Investing will help you achieve financial goals
Goals are far easier to achieve by investing your savings. That’s because you can use investment profits to fund goals, rather than using the savings itself!
These goals might include:
- Retirement. It’s become essential to save for retirement. In 2019, the average income from social security was only $1,461 per month or $17,532 per year. Having additional savings can help fill the shortfall.
- Supporting children and family. If you plan on having kids, remember that each child will cost about $230,000 to raise. That might seem like a lot, but that’s because you’ll be paying for a larger house as well as food, tuition, and childcare. Private schools and colleges can add an additional $100,000+ to each kid.
- Future spending. You can save for more than just retirement. Goals, such as a house, travel, or charitable giving are also great goals to invest towards.
When to start investing?
I’ll tell you what I tell everyone I meet: you should start investing as soon as possible!
But before you open an investment account, there are two things you should do.
- Pay off high-interest debt. Identify any debts above 8% APR and pay them down fast. This will make it easier to save more of your income later on.
- Have 3-6 months of emergency savings. Before you invest, you should also have at least 3 to 6 months of cash set aside for emergencies.
But once you have those two covered, it’s time to start saving and investing!
What should I invest money in?
You want to invest in things that will help your savings grow in the long-run.
But investing involves making some very personal choices. That’s because want to invest in a way that’s aligned with your risk tolerance, time-frame, and goals.
- Stocks. Stocks are one of the best ways to generate income over the long run. Not only have stocks generated 10% returns per year over the past century, but they also have the benefits of diversification. It’s easy to own shares in dozens of different companies.
Low-Cost ETFs. For those who are less confident about stock investing but still want to invest on their own, low-cost ETFs can be a great option. ETFs don’t eliminate market risk, but they are still a great option for long-term investors.
- Real Estate. Depending on your time-frame, buying property can also be a great source of wealth generation. And if you’re a first-time homebuyer, make sure to watch our tutorial to check if you’re eligible for special first or second-time homebuyer deals.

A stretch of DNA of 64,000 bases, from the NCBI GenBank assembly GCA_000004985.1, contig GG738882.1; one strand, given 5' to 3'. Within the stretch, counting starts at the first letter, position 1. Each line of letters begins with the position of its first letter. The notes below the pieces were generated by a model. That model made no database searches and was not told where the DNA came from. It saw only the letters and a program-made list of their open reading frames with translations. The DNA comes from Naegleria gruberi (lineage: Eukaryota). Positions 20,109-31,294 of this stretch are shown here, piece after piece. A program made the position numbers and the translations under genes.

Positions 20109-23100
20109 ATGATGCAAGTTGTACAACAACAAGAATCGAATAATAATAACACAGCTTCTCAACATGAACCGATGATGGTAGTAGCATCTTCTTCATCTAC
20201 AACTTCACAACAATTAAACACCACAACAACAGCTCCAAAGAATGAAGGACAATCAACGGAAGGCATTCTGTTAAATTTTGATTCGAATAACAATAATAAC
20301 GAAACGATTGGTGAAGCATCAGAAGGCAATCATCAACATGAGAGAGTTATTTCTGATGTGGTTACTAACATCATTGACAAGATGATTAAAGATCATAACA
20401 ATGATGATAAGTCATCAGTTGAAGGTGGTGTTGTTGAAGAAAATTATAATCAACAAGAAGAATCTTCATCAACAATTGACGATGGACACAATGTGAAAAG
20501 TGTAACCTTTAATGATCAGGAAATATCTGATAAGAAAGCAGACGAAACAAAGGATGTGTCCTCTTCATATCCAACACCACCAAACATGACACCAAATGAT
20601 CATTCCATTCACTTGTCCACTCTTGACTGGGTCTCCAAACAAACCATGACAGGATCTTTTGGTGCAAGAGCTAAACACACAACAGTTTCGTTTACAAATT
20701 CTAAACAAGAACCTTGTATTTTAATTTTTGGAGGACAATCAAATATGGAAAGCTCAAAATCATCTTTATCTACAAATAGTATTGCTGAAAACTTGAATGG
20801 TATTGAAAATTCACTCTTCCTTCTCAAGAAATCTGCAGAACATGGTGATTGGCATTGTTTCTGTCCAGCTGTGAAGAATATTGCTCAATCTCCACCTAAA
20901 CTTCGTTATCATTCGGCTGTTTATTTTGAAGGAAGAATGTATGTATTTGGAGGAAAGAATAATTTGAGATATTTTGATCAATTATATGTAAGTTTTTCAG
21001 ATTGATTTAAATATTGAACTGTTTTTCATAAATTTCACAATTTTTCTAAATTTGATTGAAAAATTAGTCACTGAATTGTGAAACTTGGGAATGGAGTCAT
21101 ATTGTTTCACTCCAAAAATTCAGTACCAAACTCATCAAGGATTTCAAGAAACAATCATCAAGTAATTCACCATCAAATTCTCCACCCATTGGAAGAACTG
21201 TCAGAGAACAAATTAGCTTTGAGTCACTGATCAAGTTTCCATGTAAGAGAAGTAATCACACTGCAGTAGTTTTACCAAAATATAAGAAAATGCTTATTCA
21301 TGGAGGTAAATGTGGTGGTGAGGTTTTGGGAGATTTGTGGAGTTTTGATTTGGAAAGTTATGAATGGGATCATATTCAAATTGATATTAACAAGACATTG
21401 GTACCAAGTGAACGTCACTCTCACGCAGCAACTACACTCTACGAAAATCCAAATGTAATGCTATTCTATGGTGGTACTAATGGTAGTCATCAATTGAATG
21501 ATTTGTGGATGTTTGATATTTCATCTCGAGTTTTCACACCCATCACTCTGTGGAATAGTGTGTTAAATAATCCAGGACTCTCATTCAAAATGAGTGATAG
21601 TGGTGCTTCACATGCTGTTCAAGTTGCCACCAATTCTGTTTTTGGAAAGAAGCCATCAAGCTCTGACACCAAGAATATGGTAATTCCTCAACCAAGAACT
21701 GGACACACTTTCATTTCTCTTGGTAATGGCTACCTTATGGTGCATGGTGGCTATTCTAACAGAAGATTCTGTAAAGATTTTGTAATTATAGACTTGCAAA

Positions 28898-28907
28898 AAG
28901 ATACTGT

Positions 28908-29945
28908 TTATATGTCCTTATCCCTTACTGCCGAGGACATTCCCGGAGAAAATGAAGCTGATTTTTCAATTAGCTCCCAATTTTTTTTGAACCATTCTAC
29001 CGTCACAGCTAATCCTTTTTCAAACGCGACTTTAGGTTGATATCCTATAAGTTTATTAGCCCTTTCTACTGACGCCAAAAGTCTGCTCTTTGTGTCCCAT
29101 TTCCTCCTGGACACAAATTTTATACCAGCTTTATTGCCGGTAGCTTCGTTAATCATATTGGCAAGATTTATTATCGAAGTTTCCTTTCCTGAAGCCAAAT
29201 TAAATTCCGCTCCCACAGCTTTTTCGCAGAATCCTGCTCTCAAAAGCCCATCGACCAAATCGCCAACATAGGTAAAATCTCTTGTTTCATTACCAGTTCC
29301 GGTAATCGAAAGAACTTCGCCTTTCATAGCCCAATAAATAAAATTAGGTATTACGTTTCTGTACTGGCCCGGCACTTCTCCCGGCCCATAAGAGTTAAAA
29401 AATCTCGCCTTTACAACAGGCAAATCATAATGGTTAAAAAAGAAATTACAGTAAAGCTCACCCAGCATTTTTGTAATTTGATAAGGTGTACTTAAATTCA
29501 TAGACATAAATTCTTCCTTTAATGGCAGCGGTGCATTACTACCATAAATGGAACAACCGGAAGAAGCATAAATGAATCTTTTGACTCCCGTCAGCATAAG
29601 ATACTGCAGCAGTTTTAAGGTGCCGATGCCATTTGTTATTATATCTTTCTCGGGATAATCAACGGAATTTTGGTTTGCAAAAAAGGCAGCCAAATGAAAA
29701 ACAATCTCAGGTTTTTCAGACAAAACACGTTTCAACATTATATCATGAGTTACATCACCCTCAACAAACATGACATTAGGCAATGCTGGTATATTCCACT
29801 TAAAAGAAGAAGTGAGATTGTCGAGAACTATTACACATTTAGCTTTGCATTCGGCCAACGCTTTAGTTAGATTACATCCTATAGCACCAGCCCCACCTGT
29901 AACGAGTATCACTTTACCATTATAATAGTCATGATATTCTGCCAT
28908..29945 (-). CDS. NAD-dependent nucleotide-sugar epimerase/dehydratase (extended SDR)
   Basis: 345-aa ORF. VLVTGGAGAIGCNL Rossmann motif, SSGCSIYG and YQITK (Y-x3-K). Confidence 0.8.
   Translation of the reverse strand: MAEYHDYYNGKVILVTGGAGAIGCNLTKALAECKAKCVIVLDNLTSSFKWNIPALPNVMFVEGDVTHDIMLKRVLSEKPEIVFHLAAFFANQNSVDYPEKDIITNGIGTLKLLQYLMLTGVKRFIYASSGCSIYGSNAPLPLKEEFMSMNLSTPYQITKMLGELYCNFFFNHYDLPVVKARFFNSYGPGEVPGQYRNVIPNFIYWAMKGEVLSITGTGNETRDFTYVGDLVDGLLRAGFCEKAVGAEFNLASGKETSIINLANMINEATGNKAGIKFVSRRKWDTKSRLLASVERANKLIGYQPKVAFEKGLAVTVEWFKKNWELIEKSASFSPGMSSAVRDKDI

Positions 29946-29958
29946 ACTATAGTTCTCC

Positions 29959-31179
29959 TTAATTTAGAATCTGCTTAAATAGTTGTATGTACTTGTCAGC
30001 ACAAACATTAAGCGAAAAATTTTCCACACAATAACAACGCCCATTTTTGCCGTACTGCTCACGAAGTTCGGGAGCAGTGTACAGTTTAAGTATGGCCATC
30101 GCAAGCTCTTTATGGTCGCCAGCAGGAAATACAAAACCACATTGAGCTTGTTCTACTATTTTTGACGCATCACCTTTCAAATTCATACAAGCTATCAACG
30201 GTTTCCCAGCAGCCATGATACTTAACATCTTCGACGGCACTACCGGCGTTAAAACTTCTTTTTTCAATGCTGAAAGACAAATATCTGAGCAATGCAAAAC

Where to find more help?
If this seems like a lot of information, don’t worry. The great news is that you don’t have to do this alone. You can find a qualified investment pro who understands the importance of protecting and growing your nest egg. These people can help you choose the right investments to put your money in.
The best investment pros can also help you learn how to start investing. In fact, that’s what we do here at Jurnex every day for people just like you.
The Five Steps on How To Start Investing
While I do recommend you reach out to an advisor before investing, here are my five steps that can help you get started with investing.
1. Save 15% of your income
When it comes to responsible investing, there is no substitute for hard work. And that involves saving at least 15% of your income.
You can start by creating a savings plan. And since budgets are so hard to follow, my favorite plan is actually the 50-15-5 rule. This is where you take your after-tax income and divide it as follows:
- 50% goes to essentials, such as housing, food and transportation
- 15% goes to investment and savings
- 5% to an emergency fund for unexpected expenses like car repair and medical needs
The remaining amount can be used for absolutely anything else!
2. Invest in your 401(k)
Most employers offer 401(k) investment plans. These are tax-advantaged investment accounts that defer taxes until you retire. That means your investments can grow tax-free! The only time you have to pay taxes on your 401(k) is when you finally withdraw it as ordinary income.